Reporting corruption

Who to turn to?

Corruption offences can be reported in different ways.

The Central Criminal Police Corruption Crime Bureau is competent to process all corruption cases.

  • Providing information to the Internal Security Service general hotline +372 612 1500.

The Internal Security Service is competent to process corruption cases in the six largest local governments of Estonia and corruption offences that involve a high-ranking public official.

For more information, visit the websites of Central Criminal Police Corruption Crime Bureau and the Internal Security Service.

More information about corruption:


Contacts of web-constables in case you want to consult the police:

Andero Sepp
Facebook: Web-constable Andero

Maarja Punak
Facebook: Web-constable Maarja
Twitter: Web-constable

Youngster, if you have experienced or witnessed wrongdoing and you don’t know where to turn to, call the Child Support hotline 116 111!


About corruption

One specific definition of corruption has not been created so far and probably will not be. There are many reasons for this, from the customs and ethical-moral beliefs of society to the specific power relations between the various forces operating in society and influencing social life.

The international anti-corruption movement Transparency International (TI) has interpreted corruption as the abuse of entrusted power for private gain. Such an approach is quite broad and allows for a more precise definition of the concept in narrower areas, including the private sector, while the "use of public office for private gain" offered by the World Bank takes a much narrower approach to corruption. "Public office" refers to the activities of persons directly involved in the concept as public authorities, thus excluding those operating in the private sector. This definition also restricts the concept of corruption because it can be unequivocally interpreted that the concept of corruption includes the personal benefit of an employee in the public sector for example an official, and not the personal benefit of third parties.

A similar approach prevails in Estonian law. The legal definition of a corrupt act is provided by § 5 of the Anti-corruption Act, according to which a corrupt use of official position is the making of a decision or performing of an act in the competence of an official by such official in violation of his or her official duties in the interests of the official or any third persons, participation therein or substantive directing thereof, if this brings about unequal or unjustified advantages for the official or the third person from the point of view of public interest.


"Grand" and "petty" corruption

In the case of grand corruption at the national level, the act of corruption is linked to senior and/or political positions, and the impact and damage of such corruption can be extremely large and extensive. This includes acts of corruption related to public procurement, large public transactions, activities of political parties, government agencies. Such corruption is called corruption by greed. The bidding is primarily done by private companies that want to gain or maintain any advantages outside fair and open competition. As a result of such corrupt acts, the biggest losers are citizens and society as a whole, because the desire for private gain of senior officials, people in leading positions in the country, often outweighs issues important to the state and society as a whole and restricts more economically viable transactions.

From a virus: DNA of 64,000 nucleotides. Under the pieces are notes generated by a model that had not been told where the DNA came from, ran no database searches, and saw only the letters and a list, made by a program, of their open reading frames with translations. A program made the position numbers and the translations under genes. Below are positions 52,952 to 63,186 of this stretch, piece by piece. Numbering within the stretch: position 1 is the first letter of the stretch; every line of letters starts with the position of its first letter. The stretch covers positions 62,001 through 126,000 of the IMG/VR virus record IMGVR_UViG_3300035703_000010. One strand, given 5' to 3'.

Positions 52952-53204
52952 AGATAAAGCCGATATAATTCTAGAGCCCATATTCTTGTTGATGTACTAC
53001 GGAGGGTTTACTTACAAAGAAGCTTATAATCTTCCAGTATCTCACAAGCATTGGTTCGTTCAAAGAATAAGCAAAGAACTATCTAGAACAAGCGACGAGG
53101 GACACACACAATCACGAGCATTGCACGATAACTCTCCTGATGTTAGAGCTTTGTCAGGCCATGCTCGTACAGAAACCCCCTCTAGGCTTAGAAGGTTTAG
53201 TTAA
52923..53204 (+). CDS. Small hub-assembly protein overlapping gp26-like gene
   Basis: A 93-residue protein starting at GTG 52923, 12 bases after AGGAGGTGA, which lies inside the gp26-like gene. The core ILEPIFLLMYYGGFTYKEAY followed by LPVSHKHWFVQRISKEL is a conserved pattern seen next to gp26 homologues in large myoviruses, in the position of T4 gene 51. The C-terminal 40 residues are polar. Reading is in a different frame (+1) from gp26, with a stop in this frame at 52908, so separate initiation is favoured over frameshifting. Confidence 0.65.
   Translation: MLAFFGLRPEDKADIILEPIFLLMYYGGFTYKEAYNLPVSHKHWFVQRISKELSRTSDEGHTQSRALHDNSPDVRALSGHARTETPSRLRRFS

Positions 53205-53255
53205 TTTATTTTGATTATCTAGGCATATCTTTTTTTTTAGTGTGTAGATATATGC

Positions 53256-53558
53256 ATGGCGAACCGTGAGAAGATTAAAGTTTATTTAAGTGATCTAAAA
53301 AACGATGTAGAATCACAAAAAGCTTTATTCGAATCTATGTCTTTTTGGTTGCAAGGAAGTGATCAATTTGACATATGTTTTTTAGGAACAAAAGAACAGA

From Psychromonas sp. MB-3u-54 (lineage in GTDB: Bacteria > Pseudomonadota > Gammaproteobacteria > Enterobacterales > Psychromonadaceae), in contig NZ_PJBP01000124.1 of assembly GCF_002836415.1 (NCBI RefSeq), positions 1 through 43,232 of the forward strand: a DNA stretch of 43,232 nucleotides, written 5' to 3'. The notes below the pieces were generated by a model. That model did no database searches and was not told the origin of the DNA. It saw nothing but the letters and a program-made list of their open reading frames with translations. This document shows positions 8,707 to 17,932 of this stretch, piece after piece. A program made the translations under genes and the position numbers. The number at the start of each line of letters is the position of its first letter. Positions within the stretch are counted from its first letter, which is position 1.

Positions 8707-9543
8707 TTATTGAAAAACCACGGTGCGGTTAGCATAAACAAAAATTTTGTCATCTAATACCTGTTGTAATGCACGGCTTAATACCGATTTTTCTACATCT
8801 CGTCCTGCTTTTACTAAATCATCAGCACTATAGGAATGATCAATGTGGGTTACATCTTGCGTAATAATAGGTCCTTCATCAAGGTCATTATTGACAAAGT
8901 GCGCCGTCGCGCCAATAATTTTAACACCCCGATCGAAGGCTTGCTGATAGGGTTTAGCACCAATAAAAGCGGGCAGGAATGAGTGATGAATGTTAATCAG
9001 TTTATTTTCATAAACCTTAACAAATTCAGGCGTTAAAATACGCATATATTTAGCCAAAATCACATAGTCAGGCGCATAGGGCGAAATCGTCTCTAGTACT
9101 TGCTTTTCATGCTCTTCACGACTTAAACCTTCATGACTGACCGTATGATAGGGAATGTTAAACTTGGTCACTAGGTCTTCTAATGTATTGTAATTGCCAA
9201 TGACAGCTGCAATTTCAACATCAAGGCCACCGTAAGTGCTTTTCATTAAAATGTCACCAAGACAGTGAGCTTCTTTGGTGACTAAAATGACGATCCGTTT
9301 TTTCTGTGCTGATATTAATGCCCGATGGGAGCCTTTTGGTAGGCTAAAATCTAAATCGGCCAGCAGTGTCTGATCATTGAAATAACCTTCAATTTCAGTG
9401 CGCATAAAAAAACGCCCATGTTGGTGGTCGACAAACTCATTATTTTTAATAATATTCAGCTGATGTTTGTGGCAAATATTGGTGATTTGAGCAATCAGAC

To a lesser extent, corruption is linked to specific business transactions and public officials. This is called corruption by need. This form of corruption is an abuse of one's position or authority in the provision of public services, the issuance of licenses and permits and as a result of which the average citizen suffers the most. Representatives of several organizations, such as mid-level government officials, doctors, employees of educational and children's institutions, etc. may be involved in corrupt acts. People may find themselves in the situation where they need to bribe representatives of organizations in order to interact with them and to obtain some services.


Harmful effects of corruption

Corruption has a detrimental effect on organizations/companies, societies and countries, but also on individuals. The effects and consequences of corruption can be direct or indirect, but either way in most cases they are serious as well as harmful.

  • Consequences for companies - corruption increases transaction costs, bid prices, causes economic damage, increases costs for projects and can mean lost opportunities for companies. Corrupt practices harm fair competition, which is a prerequisite for appropriate prices, reasonable delivery times and quality as a result of market self-regulation.
  • Consequence for individuals - corrupt activities by a representative of a company can lead to termination of employment contract and criminal charges. For the average citizen, the prices of services and products rise because competition in the market is distorted.
  • Consequences for society - corruption is potentially dangerous for society as a whole, leading to a number of economic, political and social problems. Corruption reduces the functioning of society and as a result people lose trust in their leaders, in addition respect for and adherence to the law is reduced.

Corruption threatens democracy and human rights, undermines good governance and social justice as well as national competitiveness and economic development, and jeopardizes democratic institutions and the moral foundations of society.

Awareness of the need for morality and ethics in society is crucial to prevent such severe and far-reaching consequences.